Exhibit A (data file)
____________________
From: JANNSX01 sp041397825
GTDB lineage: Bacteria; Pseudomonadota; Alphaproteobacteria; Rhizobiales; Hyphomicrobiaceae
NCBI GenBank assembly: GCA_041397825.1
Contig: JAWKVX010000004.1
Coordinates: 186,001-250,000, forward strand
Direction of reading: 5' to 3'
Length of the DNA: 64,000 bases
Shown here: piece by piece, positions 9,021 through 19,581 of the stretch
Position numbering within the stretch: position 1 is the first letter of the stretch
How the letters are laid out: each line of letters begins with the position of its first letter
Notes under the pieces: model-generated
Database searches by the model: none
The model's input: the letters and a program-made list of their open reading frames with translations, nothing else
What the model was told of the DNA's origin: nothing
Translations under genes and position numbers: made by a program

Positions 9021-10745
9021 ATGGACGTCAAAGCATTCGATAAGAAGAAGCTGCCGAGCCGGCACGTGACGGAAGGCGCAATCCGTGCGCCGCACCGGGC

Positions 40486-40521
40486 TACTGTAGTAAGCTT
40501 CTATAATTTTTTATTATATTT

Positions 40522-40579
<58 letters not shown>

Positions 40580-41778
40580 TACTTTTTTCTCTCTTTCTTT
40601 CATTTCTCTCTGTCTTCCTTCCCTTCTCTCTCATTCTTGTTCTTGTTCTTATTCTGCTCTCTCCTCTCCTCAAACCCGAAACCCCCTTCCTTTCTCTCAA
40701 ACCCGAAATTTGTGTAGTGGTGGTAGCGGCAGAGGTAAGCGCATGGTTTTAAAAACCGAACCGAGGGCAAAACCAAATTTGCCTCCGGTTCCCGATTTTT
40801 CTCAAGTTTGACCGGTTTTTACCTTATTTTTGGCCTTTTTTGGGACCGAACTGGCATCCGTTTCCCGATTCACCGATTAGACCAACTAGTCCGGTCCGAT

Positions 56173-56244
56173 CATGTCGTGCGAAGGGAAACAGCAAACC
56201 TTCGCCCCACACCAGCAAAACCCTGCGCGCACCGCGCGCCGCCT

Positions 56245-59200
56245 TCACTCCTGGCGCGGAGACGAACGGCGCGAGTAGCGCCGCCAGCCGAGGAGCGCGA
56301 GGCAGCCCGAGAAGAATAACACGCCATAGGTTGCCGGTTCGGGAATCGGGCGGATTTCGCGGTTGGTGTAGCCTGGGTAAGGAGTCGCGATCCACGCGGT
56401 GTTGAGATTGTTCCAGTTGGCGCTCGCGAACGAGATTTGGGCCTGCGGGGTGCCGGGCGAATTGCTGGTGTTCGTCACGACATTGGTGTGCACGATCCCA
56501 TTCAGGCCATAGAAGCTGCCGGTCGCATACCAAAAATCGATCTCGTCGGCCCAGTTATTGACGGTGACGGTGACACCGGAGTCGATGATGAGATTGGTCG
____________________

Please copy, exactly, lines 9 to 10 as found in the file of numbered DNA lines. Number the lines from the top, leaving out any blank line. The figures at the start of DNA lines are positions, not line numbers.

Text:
Position numbering within the stretch: position 1 is the first letter of the stretch
How the letters are laid out: each line of letters begins with the position of its first letter